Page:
LAS VEGAS (AP) — Drew Timme and Jaime Jaquez Jr. grew up in different states, yet often came across each other at AAU tournaments, sometimes as roommates.
The two fancy-footworking forwards with fantastic facial hair will be reunited Thursday night in the desert, when Gonzaga meets UCLA in the NCAA Tournament’s West Region semifinals.
“We’ve just kind of grown up at the end of our careers together and just to kind of see him from afar, it’s awesome to see,” Timme said Wednesday.
Since those early high school days, Timme and Jaquez have become the focal points for the West’s two powerhouse programs.
The 6-foot-11 Timme has been one of the nation’s best big men during his time in Spokane, Washington, leading the Zags to four of their eight straight Sweet 16 appearances, including the 2021 national title game.
Timme’s impeccable footwork, multitude of up-fakes, soft touch and basketball smarts have made him a near-impossible matchup for opposing defenses. He’s Gonzaga’s all-time leading scorer and was named to the Associated Press All-America second team for the third straight season after averaging 21.1 points and 7.3 rebounds per game.
Timme also has a knack for taking over in big games, like he did last week by scoring 28 points in Gonzaga’s second-round win over TCU.
“It’s great to see him and all the success he’s had there,” Jaquez said. “I credit that to all the hard work that he’s put in. And it was very cool to have full-circle moments like that in life.”
Jaquez has had a similar impact — and game — at UCLA.
The 6-7 swingman has balanced and nimble footwork similar to Timme’s, loves to throw multiple up-fakes in the post and always seems to make the smart play. He’s been a part of UCLA’s three straight Sweet 16 trips, including the 2021 Final Four, and was a second-team AP All-American after averaging 17.5 points and 8.1 rebounds this season.
“He’s super talented,” Timme said. “He can score at all three levels. He does everything for them, but he’s just a hard, smart guy. He’s always playing his tail off and working.”
Timme and the Zags won the last two meetings, in Las Vegas in 2021 and on Jalen Suggs’ buzzer-beating 3-pointer in the Final Four the year before.
As for the facial hair, that seems to be a draw.
Jaquez has stuck with the pirate-looking goatee throughout his career, while Timme has brought back the bristly mustache his mom once hated.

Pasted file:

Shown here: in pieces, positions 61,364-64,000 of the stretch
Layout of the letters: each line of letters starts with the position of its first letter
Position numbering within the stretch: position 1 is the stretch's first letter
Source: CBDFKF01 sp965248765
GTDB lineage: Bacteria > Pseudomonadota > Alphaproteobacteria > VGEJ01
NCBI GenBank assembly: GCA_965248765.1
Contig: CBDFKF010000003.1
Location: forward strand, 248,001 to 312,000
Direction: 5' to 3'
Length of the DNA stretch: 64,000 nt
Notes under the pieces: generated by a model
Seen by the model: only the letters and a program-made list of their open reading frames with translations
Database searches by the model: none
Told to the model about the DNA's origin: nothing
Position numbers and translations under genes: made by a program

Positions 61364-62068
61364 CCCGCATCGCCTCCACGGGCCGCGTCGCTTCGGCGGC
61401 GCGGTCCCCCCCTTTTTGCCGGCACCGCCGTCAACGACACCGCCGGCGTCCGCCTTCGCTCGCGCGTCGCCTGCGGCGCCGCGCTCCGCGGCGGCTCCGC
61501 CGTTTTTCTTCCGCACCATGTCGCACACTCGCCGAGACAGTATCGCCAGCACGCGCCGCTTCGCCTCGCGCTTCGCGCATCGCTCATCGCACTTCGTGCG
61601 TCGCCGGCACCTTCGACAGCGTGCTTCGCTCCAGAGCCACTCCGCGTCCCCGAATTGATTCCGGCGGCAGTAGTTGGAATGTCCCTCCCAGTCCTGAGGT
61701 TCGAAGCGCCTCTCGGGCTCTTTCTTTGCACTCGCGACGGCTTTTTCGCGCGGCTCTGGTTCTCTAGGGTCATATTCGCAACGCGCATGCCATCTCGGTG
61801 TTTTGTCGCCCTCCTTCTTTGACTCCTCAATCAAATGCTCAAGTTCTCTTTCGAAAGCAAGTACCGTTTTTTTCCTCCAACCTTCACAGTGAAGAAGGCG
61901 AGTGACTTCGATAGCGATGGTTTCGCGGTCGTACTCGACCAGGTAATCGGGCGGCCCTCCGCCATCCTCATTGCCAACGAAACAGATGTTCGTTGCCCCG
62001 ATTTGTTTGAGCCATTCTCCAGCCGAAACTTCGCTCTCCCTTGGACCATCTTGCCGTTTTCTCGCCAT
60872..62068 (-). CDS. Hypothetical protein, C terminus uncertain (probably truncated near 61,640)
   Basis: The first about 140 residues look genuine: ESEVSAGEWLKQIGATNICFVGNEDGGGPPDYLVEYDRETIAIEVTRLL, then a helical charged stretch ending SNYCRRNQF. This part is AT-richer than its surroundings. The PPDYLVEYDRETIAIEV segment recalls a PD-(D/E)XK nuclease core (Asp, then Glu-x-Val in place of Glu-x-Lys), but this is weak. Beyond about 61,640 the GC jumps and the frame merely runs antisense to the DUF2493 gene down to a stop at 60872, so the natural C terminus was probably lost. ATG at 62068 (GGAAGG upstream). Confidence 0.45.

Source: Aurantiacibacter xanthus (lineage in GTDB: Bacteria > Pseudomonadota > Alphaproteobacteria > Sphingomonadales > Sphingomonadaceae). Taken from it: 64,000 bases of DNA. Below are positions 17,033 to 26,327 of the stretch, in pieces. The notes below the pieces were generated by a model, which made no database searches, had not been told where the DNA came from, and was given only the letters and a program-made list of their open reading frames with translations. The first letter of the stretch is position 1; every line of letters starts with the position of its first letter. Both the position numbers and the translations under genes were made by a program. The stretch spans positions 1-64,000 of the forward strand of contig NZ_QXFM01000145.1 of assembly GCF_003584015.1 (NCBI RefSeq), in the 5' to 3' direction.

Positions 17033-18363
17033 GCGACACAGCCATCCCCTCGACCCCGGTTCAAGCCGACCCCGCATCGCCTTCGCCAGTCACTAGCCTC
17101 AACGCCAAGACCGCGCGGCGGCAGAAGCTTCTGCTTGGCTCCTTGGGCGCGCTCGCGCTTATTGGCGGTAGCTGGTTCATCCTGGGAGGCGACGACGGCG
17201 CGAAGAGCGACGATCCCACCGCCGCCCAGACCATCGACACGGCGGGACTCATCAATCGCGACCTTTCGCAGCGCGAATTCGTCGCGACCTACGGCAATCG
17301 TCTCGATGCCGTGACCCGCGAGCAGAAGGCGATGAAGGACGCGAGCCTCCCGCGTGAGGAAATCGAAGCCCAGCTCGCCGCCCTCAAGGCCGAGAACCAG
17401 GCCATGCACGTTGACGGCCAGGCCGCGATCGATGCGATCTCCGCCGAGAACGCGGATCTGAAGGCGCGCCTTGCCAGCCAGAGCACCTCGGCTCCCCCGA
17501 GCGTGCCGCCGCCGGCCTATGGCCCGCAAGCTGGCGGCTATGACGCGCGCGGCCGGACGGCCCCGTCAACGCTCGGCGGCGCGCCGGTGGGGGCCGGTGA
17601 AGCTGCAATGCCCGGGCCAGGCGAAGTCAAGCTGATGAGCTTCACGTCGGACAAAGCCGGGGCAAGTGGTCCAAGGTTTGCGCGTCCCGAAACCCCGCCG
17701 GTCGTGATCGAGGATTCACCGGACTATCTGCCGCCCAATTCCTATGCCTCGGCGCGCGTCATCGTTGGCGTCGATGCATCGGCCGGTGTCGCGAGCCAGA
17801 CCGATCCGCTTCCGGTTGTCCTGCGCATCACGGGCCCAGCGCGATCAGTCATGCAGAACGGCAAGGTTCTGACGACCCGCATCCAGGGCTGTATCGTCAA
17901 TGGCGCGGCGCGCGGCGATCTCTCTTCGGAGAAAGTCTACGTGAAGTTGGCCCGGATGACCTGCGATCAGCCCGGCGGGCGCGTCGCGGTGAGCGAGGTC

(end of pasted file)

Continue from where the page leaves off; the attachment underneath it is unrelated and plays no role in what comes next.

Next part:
A key for Arkansas’ bid to beat UConn in the Sweet 16 will be keeping the Huskies off the glass.
UConn was one of the nation’s best rebounding teams during the regular season, averaging eight more per game than its opponents. The Huskies have been just as dominant so far in the NCAA Tournament, grabbing 16 more rebounds than Iona and nine more than Saint Mary’s.
“A lot of teams will send three to the glass and two back, but they, almost every possession they’re sending four to the glass,” Arkansas coach Eric Musselman said. “So we’ve got to do a good job defensive rebounding, and then we’ll see how that affects our transition offense as well.”
Musselman attracted national attention by taking off his shirt when the Razorbacks eliminated defending national champion Kansas on Saturday.
It’s not new — he was doing that after big victories in his previous stop at Nevada.
“I guess my emotions got the best of me,” Musselman said. “My wife’s not always happy about that. But it’s not something that we plan on doing all the time. It’s just kind of, emotions run through you.”
Razorbacks forward Kamani Johnson said seeing his coach with his shirt off is a good thing.
“I always say a happy Muss is a happy us,” he said.
Johnson said the Musselman on the TV screen is the same one in person no matter the time of day.
“If you haven’t met him, you probably would be scared because you don’t know how he’s going to come at you,” Arkansas guard Davonte Davis said. “You never know. But it’s fun and it’s exciting. This journey has been really exciting with him.”
BACK AT HOME
For Gonzaga junior guard Julian Strawther, the trip to Las Vegas is a homecoming. He played at Liberty High School in the suburb of Henderson and became a top-100 prospect.
“It’s kind of like a full-circle moment,” said Strawther, who averages 15.3 points and 6.1 rebounds. “It’s always a dream playing in March Madness, and not too many people get the luxury of playing in their hometown, especially in a regional final. It’s huge for me, it’s huge for my family and it’s huge for everybody that I know.”
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